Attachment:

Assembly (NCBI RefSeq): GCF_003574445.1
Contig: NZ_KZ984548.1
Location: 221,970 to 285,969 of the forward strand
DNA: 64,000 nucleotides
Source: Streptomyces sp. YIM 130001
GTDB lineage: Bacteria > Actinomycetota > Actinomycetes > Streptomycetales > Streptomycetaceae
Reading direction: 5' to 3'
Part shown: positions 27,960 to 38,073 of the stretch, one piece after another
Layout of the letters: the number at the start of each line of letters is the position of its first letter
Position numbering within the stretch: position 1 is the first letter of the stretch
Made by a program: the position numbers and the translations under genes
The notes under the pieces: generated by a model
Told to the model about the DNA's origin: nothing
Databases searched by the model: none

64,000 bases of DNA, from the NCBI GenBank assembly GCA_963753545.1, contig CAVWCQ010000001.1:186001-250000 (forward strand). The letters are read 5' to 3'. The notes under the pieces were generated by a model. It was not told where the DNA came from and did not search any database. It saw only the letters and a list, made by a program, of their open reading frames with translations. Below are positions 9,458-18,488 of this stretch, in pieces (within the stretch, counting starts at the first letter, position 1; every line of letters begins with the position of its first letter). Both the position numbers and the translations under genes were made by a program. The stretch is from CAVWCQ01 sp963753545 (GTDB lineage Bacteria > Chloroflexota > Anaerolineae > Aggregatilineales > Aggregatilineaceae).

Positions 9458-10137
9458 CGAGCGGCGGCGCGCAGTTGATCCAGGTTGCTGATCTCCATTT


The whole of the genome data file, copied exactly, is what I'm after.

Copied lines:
Assembly (NCBI RefSeq): GCF_003574445.1
Contig: NZ_KZ984548.1
Location: 221,970 to 285,969 of the forward strand
DNA: 64,000 nucleotides
Source: Streptomyces sp. YIM 130001
GTDB lineage: Bacteria > Actinomycetota > Actinomycetes > Streptomycetales > Streptomycetaceae
Reading direction: 5' to 3'
Part shown: positions 27,960 to 38,073 of the stretch, one piece after another
Layout of the letters: the number at the start of each line of letters is the position of its first letter
Position numbering within the stretch: position 1 is the first letter of the stretch
Made by a program: the position numbers and the translations under genes
The notes under the pieces: generated by a model
Told to the model about the DNA's origin: nothing
Databases searched by the model: none

64,000 bases of DNA, from the NCBI GenBank assembly GCA_963753545.1, contig CAVWCQ010000001.1:186001-250000 (forward strand). The letters are read 5' to 3'. The notes under the pieces were generated by a model. It was not told where the DNA came from and did not search any database. It saw only the letters and a list, made by a program, of their open reading frames with translations. Below are positions 9,458-18,488 of this stretch, in pieces (within the stretch, counting starts at the first letter, position 1; every line of letters begins with the position of its first letter). Both the position numbers and the translations under genes were made by a program. The stretch is from CAVWCQ01 sp963753545 (GTDB lineage Bacteria > Chloroflexota > Anaerolineae > Aggregatilineales > Aggregatilineaceae).

Positions 9458-10137
9458 CGAGCGGCGGCGCGCAGTTGATCCAGGTTGCTGATCTCCATTT